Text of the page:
Friday, August 06, 2004

WebDAV and Wiki get compared frequently. They're often in frameworks that solve the same problem, but they play different roles within those frameworks.

A Wiki is a Web site running Web application code that allows people to browse Web pages, easily add new Web pages, and easily edit any Web page through Web forms (the Web application code powers those Web forms and handles their input). Originally Wiki described the first such application but the word has spread and similar applications that run completely different code are also called Wikis.

WebDAV is an IETF Proposed Standard, RFC2518, describing a set of extensions to the HTTP protocol. These extensions allow a client application (or other software agent) to create new HTTP resources more easily, manage them, find them without following hyperlinks, and change them in a way that multiple authors can work together simultaneously.

Wiki uses HTTP forms to transport requests WebDAV extends HTTP by defining new methods.
Wiki is a UI. WebDAV is completely orthogonal to a UI.
There exist a number of different Wikis, implemented in different languages, supporting different features. There are a lot of different WebDAV servers as well as WebDAV clients. The clients can theoretically all work against any server although in practice there are a few outliers (special purpose clients or servers) that don't interoperate so well with the main group.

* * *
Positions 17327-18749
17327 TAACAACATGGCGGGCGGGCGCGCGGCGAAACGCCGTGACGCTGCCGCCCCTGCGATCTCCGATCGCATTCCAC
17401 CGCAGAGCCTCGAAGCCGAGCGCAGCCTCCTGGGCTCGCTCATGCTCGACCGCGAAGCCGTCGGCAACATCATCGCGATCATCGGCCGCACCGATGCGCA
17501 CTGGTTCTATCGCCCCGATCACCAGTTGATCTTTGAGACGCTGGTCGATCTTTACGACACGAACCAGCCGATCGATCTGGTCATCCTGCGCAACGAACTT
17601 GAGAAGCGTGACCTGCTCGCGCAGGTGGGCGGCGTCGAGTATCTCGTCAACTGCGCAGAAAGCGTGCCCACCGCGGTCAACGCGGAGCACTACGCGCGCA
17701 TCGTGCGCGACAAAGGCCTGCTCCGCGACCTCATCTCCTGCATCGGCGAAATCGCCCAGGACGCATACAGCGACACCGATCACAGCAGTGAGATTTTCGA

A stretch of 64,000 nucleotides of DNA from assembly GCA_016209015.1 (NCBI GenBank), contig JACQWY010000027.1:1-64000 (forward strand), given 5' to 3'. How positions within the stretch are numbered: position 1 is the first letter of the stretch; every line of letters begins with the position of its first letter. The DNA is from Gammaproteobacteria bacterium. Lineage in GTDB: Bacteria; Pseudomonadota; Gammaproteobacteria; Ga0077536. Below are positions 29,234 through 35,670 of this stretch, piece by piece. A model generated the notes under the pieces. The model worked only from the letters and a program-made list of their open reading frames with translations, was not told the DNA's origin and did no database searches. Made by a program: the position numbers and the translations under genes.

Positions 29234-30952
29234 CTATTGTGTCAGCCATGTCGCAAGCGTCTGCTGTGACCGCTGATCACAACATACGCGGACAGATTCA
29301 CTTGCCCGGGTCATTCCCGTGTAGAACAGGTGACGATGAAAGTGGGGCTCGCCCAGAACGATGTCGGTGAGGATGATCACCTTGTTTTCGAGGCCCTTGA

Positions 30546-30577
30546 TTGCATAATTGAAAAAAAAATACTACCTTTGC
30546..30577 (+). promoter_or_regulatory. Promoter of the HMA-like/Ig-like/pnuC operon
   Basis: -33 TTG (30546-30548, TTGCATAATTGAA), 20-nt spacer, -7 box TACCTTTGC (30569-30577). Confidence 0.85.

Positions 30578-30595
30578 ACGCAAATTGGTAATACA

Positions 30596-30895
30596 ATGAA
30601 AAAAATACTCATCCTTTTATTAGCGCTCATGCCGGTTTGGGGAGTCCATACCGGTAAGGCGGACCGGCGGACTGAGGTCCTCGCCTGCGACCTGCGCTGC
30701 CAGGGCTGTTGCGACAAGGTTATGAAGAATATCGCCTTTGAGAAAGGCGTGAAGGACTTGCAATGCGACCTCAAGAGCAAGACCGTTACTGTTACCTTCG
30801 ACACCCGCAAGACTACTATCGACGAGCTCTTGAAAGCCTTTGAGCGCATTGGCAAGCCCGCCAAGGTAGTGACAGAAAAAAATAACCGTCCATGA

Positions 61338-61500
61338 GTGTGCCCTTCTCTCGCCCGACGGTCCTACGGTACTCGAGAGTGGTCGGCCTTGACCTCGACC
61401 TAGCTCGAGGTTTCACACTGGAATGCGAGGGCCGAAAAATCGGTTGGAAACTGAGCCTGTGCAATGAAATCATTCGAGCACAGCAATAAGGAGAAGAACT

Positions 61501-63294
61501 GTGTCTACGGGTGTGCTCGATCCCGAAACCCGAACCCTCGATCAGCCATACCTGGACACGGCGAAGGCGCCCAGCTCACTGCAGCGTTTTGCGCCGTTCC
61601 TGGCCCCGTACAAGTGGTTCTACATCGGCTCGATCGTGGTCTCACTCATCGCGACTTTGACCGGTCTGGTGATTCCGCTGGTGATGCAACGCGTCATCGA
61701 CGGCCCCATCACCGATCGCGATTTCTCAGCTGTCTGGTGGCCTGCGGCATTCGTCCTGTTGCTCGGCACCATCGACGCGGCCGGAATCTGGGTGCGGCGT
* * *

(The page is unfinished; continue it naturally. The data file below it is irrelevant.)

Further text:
Wiki is a thin-client application, where any browser can be the client because the smarts are on the server (the code running the Web forms). WebDAV was created to allow rich clients to author Web resources. A WebDAV client is definitely the entity in control -- but you have to download or find WebDAV client software. Luckily, these clients ship now in all Windows and Mac OS's.
Wiki is a generic name that seems to be used if something is similar to original Wiki WebDAV is a set of requirements, so a WebDAV implementation can be tested for compliance.
You'd probably not call something a Wiki, if it didn't enable multiple users and allow easy creation of new pages, and result in a Web site collection of human readable pages. WebDAV can be used to do synchronize with a source code repository, or to change configuration files, or to access a calendar server, or many more things that you would never call "shared authoring".
It's easy to extend (a) Wiki, just code in the new feature -- e.g. search. It's hard to extend the WebDAV standard, it requires IETF drafts, reviews, and many revisions in the IETF doc format. It can take years -- e.g. SEARCH, begun around 1998. OTOH it's easy to extend a WebDAV server -- e.g. Xythos added anonymous permission tickets to the WFS server -- but no other clients are likely to interoperate with a custom feature like this for a while.

Anyway, in this case, the different roles mean that Wiki and WebDAV are not at all incompatible, and to compare their advantages and disadvantages as if they are both apples can be misleading. Brad, whom I met at a party last week, realizes this: he added WebDAV support to an existing Wiki codebase. It allows another way to add pages to a Wiki or to modify them, and can interact completely smoothly with the existing WebUI. You'd think somebody would have done this before now, but I can't see that anybody has. Way to go Brad.

[UPDATE Aug 9: clarified "extend webdav" to differentiate between extending the standard, and extending a server]

1 comment:

Anonymous said...

On the complexity of extending WebDAV: no it's not complex. As a matter of fact, servers have been supporting SEARCH for several years now. The hard part is getting to a common definition and getting that through the IETF process.


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